Read the full article by Rep. Christopher W. Babbidge (

“I had asked for assignment on the Natural Resources and Environment Committee in order to make well-researched decisions to protect air, water and public health. It was in that 123rd legislature that I got an education on ‘forever chemicals.’ We heard in-person testimony from high-powered experts, including chemical industry lobbyists from Louisiana and a world-renown South African endocrine specialist. The legislature took important action.

We passed an act to prevent infant exposure to harmful endocrine-disrupting bisphenol A and other phthalates.

When we heard firefighters testify that they feared for their health from their exposure to firefighting foam and the burning of stain-resistant fabric in mattresses, carpets and furniture, we addressed a bill authorizing rule-making to ban use of these specific flame-retardants whenever a safer alternative was available.

That same term we passed a Kids Safe Products bill to protect Maine children from toxic chemicals in children’s products. In April 2008, Gov. John Baldacci signed Hannah Pingree’s bill into law, Maine’s first-ever comprehensive chemical policy.

Forever chemicals are so called because of their long half-lives, being resistant to natural degradation. These 4,000 compounds, called PFAS, or poly-fluoroalkyl substances, are of concern because of their toxicity, mobility and bio-accumulation. The two most common of these, developed after World War II by 3M, were PFOS and PFOA. They are used in non-stick cookware, such as Teflon, which was manufactured in the U.S. for 50 years.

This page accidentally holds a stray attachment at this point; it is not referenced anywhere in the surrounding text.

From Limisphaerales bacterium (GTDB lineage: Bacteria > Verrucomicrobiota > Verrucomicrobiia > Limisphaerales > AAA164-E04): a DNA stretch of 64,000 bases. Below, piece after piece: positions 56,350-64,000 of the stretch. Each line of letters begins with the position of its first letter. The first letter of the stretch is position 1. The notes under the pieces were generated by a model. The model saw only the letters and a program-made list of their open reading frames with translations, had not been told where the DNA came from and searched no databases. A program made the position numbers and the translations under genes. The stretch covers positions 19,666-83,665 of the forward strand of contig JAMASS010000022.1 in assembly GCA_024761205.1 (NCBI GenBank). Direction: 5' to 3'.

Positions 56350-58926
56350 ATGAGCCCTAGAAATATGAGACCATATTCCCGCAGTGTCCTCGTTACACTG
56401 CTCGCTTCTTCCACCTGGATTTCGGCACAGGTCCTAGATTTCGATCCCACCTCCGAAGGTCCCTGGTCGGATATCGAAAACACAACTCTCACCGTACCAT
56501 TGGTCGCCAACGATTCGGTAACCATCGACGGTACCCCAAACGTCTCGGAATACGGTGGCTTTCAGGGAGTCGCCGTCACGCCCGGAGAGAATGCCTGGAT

In 2016, the EPA issued the first drinking water Lifetime Health Advisory regarding PFOA and PFOS, identifying 70 parts per trillion as the level at which drinking water should not be consumed unless action to reduce exposure is taken.

Unlike drugs, new chemicals can enter the market without regulatory hurdles for safety, and in recent decades, the federal government’s EPA has been slow to act. Although they say it’s an ‘ongoing priority,’ the federal government has not officially designated PFAS as hazardous but instead as emerging contaminants, contributing to high cholesterol, decreased effectiveness of vaccines, thyroid disease, decreased fertility in women, kidney disease, testicular cancer, high blood pressure in pregnant women and low birth weight. Almost all of us have measurable PFAS levels in our blood that has accumulated in recent years…”